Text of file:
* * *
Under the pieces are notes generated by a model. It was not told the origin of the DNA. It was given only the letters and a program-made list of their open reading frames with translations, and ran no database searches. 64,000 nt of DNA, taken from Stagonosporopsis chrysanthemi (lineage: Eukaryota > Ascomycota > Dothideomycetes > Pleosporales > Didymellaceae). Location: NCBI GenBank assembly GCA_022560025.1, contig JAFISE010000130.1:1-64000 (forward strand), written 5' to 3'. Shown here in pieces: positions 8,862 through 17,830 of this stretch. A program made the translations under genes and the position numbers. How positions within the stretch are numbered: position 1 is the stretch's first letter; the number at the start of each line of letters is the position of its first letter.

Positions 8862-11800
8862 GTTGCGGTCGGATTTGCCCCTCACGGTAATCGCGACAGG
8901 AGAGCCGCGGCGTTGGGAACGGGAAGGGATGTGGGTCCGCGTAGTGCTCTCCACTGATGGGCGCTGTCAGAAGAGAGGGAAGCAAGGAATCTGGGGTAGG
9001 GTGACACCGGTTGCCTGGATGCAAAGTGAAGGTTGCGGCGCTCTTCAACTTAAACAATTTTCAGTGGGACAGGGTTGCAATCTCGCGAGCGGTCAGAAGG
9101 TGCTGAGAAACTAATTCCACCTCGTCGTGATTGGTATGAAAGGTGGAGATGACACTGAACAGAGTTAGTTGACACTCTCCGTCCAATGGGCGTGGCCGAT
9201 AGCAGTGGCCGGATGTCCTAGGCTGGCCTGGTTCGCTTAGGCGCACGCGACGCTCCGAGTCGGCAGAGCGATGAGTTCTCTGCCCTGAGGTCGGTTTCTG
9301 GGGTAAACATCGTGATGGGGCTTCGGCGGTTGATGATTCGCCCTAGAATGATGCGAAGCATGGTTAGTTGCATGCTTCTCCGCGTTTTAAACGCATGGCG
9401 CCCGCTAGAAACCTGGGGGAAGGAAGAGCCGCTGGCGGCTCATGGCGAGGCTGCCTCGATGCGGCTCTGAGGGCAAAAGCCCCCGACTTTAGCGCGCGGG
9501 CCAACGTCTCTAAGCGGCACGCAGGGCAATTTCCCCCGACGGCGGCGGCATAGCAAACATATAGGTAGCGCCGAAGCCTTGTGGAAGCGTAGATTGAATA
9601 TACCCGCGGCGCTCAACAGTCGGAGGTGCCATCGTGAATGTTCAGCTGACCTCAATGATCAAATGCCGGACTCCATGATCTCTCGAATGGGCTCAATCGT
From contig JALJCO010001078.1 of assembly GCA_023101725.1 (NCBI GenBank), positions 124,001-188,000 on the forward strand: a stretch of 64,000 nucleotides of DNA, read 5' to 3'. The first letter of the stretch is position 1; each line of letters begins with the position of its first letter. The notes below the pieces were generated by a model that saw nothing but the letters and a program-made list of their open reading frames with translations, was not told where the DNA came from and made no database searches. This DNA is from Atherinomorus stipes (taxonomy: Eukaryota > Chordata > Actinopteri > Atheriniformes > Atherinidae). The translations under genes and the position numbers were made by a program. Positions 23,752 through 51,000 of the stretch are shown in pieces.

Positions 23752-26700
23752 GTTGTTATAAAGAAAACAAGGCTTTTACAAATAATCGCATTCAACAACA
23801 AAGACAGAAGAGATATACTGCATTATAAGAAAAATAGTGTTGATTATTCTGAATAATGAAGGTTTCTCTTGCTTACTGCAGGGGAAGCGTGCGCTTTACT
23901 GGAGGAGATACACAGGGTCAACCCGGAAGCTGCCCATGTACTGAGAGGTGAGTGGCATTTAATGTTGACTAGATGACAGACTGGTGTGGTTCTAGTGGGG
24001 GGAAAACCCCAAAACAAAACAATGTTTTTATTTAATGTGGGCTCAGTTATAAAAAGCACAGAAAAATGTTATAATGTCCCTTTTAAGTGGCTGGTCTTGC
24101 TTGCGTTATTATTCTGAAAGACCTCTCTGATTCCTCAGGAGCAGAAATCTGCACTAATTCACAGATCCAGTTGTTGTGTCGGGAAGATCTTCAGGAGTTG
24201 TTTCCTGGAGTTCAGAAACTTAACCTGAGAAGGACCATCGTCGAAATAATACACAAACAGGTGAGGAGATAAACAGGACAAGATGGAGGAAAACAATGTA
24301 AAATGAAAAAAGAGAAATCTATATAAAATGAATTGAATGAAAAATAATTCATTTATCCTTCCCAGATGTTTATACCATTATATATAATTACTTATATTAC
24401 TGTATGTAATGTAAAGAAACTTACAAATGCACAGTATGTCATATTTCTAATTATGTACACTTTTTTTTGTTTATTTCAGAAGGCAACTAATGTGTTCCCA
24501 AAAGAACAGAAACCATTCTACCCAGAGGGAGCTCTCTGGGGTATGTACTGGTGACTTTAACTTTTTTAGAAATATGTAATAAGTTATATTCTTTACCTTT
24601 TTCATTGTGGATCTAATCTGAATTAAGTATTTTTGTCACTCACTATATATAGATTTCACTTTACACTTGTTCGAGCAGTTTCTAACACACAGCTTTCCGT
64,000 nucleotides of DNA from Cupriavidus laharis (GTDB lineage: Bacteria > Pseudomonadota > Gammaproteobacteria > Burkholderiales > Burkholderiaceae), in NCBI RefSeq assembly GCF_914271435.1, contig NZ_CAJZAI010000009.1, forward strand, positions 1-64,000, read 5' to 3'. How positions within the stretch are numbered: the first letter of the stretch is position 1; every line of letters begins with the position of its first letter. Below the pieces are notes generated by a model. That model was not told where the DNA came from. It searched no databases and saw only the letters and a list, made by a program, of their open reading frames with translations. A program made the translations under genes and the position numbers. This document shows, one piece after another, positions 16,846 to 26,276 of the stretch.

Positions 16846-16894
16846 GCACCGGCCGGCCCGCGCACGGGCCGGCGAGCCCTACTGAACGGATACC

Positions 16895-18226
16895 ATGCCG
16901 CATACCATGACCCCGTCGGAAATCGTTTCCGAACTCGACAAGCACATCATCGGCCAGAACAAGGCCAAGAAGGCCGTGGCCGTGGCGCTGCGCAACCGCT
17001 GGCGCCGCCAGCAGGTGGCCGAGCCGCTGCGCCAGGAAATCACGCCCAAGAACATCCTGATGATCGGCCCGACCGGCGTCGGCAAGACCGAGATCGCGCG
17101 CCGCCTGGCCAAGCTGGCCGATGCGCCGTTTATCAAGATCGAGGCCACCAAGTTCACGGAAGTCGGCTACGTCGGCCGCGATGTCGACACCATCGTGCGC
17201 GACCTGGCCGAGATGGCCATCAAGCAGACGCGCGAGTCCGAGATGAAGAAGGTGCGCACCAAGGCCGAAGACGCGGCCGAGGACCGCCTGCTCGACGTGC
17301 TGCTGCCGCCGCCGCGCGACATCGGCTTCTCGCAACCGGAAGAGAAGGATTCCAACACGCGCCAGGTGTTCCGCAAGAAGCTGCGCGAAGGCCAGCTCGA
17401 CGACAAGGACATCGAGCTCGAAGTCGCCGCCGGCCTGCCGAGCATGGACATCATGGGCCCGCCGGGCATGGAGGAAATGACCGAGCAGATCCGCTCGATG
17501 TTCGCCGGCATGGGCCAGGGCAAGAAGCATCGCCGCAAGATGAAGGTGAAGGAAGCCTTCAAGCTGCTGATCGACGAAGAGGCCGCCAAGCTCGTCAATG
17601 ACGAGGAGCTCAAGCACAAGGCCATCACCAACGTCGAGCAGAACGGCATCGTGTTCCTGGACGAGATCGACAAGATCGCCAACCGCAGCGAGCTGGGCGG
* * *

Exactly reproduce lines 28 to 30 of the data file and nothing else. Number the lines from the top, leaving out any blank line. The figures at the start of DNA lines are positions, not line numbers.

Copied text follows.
16895 ATGCCG
16901 CATACCATGACCCCGTCGGAAATCGTTTCCGAACTCGACAAGCACATCATCGGCCAGAACAAGGCCAAGAAGGCCGTGGCCGTGGCGCTGCGCAACCGCT
17001 GGCGCCGCCAGCAGGTGGCCGAGCCGCTGCGCCAGGAAATCACGCCCAAGAACATCCTGATGATCGGCCCGACCGGCGTCGGCAAGACCGAGATCGCGCG